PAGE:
Orender out of the running for LPGA chief
WNBA chief Donna Orender plans to stay with the professional women’s basketball league and officially has withdrawn her candidacy for LPGA commissioner.
Considered a front-runner for the tour’s top post, Orender said Oct. 4 that she’s not interested in the job.
“Basketball is the largest participatory sport played by young girls and women and the benefits and social impact of the sport are far reaching,“ Orender said via e-mail. “We have an ownership group and management team that is committed to creating success around this league and it’s been a privilege to work so closely with them.
“I wish the LPGA success going forward. Golf still remains a large part of my life and it will continue to be through the many lifelong relationships I am honored to have in the industry.”
Orender’s husband, M.G., said his wife was gratified by the attention she received from the golf community. Several insiders begged her to consider the LPGA position.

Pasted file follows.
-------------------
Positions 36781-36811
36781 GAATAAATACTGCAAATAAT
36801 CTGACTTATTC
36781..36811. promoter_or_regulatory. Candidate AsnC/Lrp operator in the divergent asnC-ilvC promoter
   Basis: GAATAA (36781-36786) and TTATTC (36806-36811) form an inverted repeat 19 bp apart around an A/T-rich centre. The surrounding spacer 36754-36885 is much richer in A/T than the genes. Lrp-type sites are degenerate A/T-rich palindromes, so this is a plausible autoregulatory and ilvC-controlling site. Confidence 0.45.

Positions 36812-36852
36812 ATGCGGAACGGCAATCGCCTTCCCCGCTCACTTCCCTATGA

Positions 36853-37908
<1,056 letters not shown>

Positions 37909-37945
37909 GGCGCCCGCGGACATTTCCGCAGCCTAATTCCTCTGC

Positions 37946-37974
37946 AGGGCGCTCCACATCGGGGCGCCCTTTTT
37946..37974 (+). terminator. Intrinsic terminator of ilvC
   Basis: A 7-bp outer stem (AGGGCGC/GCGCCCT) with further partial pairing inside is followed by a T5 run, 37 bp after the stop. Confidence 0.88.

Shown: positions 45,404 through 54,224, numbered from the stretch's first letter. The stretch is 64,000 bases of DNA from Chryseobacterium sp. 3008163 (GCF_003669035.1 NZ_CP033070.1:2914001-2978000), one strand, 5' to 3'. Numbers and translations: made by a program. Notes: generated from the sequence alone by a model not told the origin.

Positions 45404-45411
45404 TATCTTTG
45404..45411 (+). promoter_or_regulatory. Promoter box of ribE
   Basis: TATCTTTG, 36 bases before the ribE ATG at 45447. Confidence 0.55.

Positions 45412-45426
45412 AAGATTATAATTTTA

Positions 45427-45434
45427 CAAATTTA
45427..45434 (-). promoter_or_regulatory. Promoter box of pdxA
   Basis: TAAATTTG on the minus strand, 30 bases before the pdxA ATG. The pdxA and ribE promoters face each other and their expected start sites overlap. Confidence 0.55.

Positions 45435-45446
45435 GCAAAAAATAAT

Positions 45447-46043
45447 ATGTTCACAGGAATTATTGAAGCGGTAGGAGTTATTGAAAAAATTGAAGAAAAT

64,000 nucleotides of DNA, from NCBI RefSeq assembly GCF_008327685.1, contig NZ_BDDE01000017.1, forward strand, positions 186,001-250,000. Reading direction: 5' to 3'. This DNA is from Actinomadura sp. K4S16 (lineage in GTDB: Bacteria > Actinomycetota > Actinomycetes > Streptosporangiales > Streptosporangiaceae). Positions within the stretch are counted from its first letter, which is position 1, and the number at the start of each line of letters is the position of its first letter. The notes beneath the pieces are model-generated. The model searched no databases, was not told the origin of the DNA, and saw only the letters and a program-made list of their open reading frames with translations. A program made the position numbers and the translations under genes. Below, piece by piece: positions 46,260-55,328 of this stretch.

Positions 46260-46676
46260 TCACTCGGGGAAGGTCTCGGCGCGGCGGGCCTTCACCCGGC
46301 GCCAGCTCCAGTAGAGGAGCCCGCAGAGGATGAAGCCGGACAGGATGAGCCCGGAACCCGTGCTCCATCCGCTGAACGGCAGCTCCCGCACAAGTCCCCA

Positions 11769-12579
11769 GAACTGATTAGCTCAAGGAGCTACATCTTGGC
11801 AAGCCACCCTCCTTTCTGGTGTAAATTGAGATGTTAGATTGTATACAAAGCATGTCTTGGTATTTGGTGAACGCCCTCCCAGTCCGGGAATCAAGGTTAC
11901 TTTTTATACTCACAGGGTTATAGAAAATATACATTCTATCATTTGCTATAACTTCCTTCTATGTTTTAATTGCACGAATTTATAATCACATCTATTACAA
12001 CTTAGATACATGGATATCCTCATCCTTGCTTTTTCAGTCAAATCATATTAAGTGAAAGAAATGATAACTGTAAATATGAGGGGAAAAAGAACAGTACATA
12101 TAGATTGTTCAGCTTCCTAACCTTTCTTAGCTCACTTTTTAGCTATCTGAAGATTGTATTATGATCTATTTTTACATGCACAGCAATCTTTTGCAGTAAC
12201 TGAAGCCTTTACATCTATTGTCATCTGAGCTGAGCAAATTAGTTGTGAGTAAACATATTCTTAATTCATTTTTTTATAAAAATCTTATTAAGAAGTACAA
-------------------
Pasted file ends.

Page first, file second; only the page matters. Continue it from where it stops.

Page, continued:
“She loves basketball,” said M.G., a former president of the PGA of America. “She feels she has a bigger reach and better growth potential (with the WNBA).”
M.G. said “money was never an issue” in regard to her decision.
The USGA’s Pete Bevacqua – who, along with Orender, was cited as a finalist for the LPGA post, according to sources – now appears to lead the tour’s short list. Bevacqua was named the USGA’s chief business officer in July 2007.
Before joining the USGA in 2003, Bevacqua was with the New York law firm of Davis, Polk & Wardwell. He graduated magna cum laude from the University of Notre Dame in 1993 and received his Juris Doctor from the Georgetown University Law Center.
– Jeff Rude contributed